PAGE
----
An article in The New York Times about controversy surrounding an Ohio State University cancer researcher was not defamatory because reasonable readers would understand it was “a standard piece of investigative journalism” that presented both sides of the story, the Sixth U.S. Circuit Court of Appeals held in a July 17 decision.
The unanimous three-judge panel affirmed a federal trial court in Columbus that dismissed Dr. Carlo Croce’s defamation lawsuit against the Times. The panel held that the article was not defamatory; that the article’s discussion of errors in Croce’s research papers was substantially true; and that Croce’s related claims for false light and intentional infliction of emotional distress also failed.
The ruling solidifies legal protections for balanced news reports about controversial people and issues by recognizing that, when a report presents the positions of both sides to a conflict, reasonable members of the audience do not interpret it as damaging the reputation of the individuals involved in the dispute.
Croce had sued over a 2017 front-page Times article that examined controversy about his work to illustrate the broader issue of large institutions such as OSU having to police the alleged misconduct of rainmaker researchers. The article reported that OSU had cleared Croce of wrongdoing in at least five instances, while also discussing criticism from other researchers and mentioning the fact that several of Croce’s scientific research papers had been corrected or withdrawn.
In his appeal, Croce focused largely on the article’s headline, “Years of Ethics Charges, but Star Cancer Researcher Gets a Pass,” and its subheadline, “Dr. Carlo Croce was repeatedly cleared by Ohio State University, which reaped millions from his grants. Now, he faces new whistle-blower accusations.” Croce argued that the phrase “gets a pass” implied that he had been guilty of scientific misconduct yet escaped punishment because of OSU’s conflict of interest.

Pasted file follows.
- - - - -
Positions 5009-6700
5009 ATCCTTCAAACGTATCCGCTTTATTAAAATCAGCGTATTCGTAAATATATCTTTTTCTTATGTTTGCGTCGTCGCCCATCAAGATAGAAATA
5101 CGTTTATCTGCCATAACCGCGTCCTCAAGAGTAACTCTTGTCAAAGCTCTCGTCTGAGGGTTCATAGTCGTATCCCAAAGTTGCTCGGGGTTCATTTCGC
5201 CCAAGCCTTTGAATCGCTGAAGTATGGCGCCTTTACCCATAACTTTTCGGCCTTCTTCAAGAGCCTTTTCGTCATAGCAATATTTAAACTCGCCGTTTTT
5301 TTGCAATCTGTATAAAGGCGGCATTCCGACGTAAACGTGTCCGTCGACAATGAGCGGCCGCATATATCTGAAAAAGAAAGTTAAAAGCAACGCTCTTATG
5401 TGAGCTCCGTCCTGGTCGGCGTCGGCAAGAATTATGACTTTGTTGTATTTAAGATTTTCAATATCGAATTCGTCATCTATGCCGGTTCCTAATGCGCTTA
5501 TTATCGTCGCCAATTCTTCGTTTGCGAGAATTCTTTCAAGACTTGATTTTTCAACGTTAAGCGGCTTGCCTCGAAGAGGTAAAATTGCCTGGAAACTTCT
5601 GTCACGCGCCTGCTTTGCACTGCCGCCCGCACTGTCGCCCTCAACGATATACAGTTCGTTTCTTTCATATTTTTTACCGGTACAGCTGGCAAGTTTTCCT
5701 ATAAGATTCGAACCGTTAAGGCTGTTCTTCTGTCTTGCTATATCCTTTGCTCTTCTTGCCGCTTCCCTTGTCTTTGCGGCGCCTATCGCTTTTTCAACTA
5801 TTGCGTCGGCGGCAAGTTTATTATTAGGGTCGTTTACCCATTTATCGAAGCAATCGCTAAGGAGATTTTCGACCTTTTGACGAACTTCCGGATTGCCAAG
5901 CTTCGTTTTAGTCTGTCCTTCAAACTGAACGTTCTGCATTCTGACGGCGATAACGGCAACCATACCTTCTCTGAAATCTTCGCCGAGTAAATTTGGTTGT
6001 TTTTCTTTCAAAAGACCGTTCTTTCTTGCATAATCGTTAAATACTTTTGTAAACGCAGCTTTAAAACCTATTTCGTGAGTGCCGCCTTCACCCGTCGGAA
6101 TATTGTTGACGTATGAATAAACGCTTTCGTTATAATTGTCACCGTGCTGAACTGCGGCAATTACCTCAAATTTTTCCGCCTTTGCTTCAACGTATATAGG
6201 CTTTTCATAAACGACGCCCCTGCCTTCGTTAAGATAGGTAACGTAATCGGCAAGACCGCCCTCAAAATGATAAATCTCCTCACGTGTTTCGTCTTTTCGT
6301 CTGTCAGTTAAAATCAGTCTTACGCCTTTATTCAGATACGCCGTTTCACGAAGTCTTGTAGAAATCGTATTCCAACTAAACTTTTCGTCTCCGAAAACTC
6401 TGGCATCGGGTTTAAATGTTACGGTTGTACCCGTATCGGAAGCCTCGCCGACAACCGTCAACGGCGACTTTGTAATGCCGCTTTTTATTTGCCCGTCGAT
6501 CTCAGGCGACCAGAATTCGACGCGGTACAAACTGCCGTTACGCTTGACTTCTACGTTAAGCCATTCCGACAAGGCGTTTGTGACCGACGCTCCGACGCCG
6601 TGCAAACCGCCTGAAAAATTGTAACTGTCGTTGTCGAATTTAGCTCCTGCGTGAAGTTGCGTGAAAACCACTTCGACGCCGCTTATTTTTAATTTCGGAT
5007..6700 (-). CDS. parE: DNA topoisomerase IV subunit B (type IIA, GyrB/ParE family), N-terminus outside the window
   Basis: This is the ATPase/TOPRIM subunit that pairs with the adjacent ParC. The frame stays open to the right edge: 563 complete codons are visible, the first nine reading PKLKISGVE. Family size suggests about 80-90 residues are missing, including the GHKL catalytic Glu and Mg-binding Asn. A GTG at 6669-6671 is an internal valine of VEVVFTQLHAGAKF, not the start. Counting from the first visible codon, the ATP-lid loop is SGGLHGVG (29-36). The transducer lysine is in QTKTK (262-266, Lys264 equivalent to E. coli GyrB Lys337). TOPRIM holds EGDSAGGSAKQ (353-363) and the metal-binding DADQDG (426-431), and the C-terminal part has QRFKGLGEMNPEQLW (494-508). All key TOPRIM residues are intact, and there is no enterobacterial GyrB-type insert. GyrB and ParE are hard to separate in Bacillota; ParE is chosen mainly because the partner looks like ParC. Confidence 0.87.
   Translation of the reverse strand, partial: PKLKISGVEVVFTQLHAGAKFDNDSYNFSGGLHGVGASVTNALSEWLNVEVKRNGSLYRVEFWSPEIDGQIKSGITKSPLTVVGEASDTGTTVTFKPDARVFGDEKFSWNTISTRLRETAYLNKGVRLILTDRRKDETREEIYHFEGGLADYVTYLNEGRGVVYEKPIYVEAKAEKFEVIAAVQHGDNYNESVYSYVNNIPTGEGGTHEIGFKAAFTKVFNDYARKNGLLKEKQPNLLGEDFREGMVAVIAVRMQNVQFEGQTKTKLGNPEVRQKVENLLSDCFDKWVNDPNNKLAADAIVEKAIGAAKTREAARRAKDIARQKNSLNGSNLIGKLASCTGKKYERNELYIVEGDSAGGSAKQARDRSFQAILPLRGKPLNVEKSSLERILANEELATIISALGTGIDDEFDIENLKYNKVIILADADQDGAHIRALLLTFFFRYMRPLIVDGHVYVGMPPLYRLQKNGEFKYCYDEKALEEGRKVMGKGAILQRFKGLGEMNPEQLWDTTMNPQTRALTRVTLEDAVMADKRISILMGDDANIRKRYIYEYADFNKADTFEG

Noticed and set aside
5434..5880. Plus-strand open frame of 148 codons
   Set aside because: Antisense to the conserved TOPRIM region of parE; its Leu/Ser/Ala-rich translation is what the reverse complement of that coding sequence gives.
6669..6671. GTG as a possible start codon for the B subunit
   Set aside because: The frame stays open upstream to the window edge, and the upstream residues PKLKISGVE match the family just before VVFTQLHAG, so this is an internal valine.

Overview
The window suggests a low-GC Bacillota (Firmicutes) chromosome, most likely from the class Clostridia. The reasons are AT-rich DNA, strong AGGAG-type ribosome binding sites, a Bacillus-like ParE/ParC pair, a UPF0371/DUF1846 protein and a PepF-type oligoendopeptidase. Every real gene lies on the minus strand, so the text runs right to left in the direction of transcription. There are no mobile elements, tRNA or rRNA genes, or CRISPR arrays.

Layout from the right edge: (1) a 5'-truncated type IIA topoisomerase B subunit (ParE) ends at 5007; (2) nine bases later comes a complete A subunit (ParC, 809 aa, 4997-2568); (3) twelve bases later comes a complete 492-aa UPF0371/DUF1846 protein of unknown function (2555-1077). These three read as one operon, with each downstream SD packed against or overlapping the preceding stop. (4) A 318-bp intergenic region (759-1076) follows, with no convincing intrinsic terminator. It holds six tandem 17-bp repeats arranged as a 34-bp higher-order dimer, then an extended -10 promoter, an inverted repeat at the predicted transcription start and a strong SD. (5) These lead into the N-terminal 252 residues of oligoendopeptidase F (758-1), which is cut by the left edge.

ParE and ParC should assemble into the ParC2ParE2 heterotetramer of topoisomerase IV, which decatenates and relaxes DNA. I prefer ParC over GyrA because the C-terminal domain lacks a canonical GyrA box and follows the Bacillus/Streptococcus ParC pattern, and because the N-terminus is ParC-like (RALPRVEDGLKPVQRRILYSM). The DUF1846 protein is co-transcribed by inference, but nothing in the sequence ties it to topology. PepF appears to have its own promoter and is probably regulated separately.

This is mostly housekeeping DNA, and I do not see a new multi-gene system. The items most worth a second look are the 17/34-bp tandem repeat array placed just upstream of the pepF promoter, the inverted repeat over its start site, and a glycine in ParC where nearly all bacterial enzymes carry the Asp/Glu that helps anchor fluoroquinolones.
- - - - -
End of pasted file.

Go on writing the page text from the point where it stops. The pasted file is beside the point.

The Sixth Circuit panel held that, in making the legal determination whether a defamation lawsuit can move forward, courts must consider the headline in context with the article as a whole to decide whether a reasonable reader would interpret it as defamatory. The court held that “a reasonable reader would construe the article as a standard piece of investigative journalism that presents newsworthy allegations made by others, with appropriate qualifying language.”
The headline, for example, could be read to imply “that Dr. Croce did not get the punishment he deserved for his alleged scientific misconduct; on the other hand, the phrase could cast the university in a negative light because the implication might be that OSU is responsible for not pursuing a vigorous enough investigation.”
The article does include criticism of and allegations of misconduct against Croce, the court noted, but it also includes his denials of wrongdoing, statements of support from a colleague, and criticism of one of his pseudonymous critics. The article is not defamatory because it presents the allegations against Dr. Croce as allegations, not conclusions, the court held.
Croce also alleged the article’s report that at least 20 of his scientific papers had been subject to corrections, editor’s notices or retractions was false and defamatory. The Sixth Circuit panel rejected that argument as well, saying the statement was substantially true because Croce admitted that “at least 12 of his papers have been subject to a correction for one reason or another, and two papers have been withdrawn.” The court held that although Croce quibbles with the numbers, “any disparity is minor and would not change the effect on the reader.”
The panel also reiterated that Ohio follows what is known as the “innocent construction rule,” which means that if a challenged statement has more than one reasonable meaning and one of those meanings is not defamatory, the court must adopt the non-defamatory meaning and dismiss the defamation claim. Croce’s argument that the Ohio Supreme Court had not formally adopted the rule was “not persuasive,” the court held, adding that the innocent construction rule provided an alternative basis to dismiss Croce’s claims.
Ballard attorneys Jay Ward Brown, Michael D. Sullivan and Matthew E. Kelley represented the New York Times in this case.
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